Instinct Outweighs Data When ICU Physicians Order Diagnostic Tests

But data become more important as time goes on.

Even in an age of clinical decision support, new research finds that physicians rely heavily on “gut instinct” when making choices about which tests to order.

Researchers at the Massachusetts Institute of Technology (MIT) wanted to better understand the degree to which physicians depend on patient data when making clinical decisions. To answer the question, scientists analyzed more than 60,000 records from patients admitted to the intensive care unit (ICU) of a Boston hospital over a 10-year period. Those records, including physician notations, were subjected to sentiment analysis, a language-processing algorithm that can determine whether the text suggests positive or negative sentiments. The idea was to compare what effect, if any, a physician’s feelings had on the number of diagnostic imaging tests ordered.

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If the analysis found no correlation between sentiment and tests ordered, it would suggest that physicians were relying solely on patient data to drive their test ordering decisions.

But researchers found otherwise. Instead, the data suggested that physician sentiment was a major indicator of how many tests would be ordered, particularly at the beginning of a hospital stay.

Co-lead author Tuka Alhanai, a Ph.D. candidate in MIT’s Department of Electrical Engineering and Computer Science, told Healthcare Analytics News™ that she and her colleagues were unsure what to expect when they began the research. They were “very surprised” by the distinct effect of sentiment.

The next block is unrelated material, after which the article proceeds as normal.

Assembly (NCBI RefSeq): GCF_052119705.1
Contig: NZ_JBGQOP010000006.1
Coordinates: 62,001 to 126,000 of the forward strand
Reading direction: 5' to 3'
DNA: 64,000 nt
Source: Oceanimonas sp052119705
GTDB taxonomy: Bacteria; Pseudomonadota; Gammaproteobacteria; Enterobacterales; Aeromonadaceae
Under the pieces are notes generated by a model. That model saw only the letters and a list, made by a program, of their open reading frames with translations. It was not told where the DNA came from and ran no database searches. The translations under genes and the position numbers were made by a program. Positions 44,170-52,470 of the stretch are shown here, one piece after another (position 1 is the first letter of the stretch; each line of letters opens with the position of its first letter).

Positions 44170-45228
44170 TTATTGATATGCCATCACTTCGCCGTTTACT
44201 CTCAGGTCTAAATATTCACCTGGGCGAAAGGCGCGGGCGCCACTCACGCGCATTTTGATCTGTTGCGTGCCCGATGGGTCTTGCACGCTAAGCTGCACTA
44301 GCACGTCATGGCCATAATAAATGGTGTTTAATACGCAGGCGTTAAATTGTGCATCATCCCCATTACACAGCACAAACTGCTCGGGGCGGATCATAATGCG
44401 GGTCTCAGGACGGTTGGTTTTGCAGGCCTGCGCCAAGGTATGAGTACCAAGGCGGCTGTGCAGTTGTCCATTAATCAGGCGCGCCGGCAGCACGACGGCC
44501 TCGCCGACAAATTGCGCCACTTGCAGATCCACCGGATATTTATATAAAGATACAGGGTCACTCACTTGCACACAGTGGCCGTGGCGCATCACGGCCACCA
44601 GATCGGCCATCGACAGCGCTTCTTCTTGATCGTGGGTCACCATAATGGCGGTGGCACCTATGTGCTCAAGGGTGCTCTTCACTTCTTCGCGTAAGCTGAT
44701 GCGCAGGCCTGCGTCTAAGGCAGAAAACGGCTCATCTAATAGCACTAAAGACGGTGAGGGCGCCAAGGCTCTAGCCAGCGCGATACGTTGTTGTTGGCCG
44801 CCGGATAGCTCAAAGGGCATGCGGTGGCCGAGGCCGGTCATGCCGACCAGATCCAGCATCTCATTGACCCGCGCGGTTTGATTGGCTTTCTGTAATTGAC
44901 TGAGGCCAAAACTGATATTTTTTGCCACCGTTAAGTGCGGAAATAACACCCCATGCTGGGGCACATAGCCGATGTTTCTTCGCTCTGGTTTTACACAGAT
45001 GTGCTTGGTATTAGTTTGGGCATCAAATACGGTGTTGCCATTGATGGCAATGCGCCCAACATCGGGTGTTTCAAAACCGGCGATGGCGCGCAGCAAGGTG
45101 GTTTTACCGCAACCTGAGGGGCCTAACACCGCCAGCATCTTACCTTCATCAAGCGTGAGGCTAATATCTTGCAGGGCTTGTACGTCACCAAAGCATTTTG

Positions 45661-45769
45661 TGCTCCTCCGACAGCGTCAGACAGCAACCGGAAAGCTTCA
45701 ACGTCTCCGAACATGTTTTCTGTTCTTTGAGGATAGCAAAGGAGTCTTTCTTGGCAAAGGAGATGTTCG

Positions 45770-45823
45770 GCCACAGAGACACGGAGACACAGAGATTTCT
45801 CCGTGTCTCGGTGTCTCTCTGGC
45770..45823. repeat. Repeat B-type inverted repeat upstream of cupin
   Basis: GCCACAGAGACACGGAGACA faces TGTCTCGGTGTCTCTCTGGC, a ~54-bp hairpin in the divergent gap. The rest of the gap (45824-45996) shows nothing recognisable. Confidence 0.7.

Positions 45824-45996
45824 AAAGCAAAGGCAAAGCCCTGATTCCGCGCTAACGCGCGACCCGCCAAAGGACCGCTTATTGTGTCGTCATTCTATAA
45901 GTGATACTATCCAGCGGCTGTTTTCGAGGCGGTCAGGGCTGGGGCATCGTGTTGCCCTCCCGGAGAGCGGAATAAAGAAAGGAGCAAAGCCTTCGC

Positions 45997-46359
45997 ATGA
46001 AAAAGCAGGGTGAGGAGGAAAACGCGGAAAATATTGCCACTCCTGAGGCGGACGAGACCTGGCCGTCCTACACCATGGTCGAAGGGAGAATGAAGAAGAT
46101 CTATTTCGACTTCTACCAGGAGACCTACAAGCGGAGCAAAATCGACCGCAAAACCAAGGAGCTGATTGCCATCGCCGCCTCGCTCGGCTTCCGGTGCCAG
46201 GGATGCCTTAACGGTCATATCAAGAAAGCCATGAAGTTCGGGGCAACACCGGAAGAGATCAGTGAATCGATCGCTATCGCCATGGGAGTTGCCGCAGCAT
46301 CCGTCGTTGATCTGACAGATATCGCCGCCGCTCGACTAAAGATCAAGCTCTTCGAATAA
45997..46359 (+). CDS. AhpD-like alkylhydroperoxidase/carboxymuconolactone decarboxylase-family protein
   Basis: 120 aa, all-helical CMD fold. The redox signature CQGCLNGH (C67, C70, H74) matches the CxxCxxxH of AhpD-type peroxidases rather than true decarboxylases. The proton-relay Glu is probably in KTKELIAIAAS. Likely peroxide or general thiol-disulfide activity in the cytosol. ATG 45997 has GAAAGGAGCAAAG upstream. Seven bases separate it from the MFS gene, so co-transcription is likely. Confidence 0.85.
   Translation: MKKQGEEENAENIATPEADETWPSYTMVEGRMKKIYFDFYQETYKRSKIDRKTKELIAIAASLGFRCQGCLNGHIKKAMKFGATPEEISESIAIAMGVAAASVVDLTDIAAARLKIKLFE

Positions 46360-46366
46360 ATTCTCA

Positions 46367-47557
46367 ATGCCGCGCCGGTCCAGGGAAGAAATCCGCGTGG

“We think this shows that even when physicians have access to standard data, like age and severity of illness of a patient, they're still observing something more: Could it be the flushness of the patient's skin? Or reaction to treatment?” she said. “It could be that sentiment is a proxy to something more that is being observed by the physician.”

The fact that sentiment and gut instinct played a lesser role as time went on (particularly after the first two days of a patient’s hospital stay) suggests that physicians rely more heavily on data as more information becomes available through tests and observation.

The type of sentiment — positive or negative — also played a significant role in the behavior of physicians. When a physician had a positive sentiment about the patient’s condition, they tended to order fewer tests. However, when the doctor’s notes indicated a negative sentiment, the physician generally ordered more tests. That effect trailed off, however, when the physician had a very negative sentiment, perhaps indicating that physicians order fewer tests when they expect the patient to have a low chance of survival.

Although the study affirmed the importance of physicians’ instincts and observations when treating patients, Alhanai said she believes computer scientists will one day be able to encode sentiment and “gut instinct” data into clinical decision tools, potentially fostering integration of the currently inimitable expertise that comes with physician’s personal experience.

And that’s not all.

“We also think it may be possible to try to capture more of what the physician is observing — for example, by analyzing their speech or gaze,” she added.

For now, Alhanai and colleagues believe their research should be a starting point for additional study of the role of instinct and sentiment in the decision-making of physicians.

The study is titled, “How is the Doctor Feeling? ICU Provider Sentiment is Associated with Diagnostic Imaging Utilization.” The paper can be read in full at this link.

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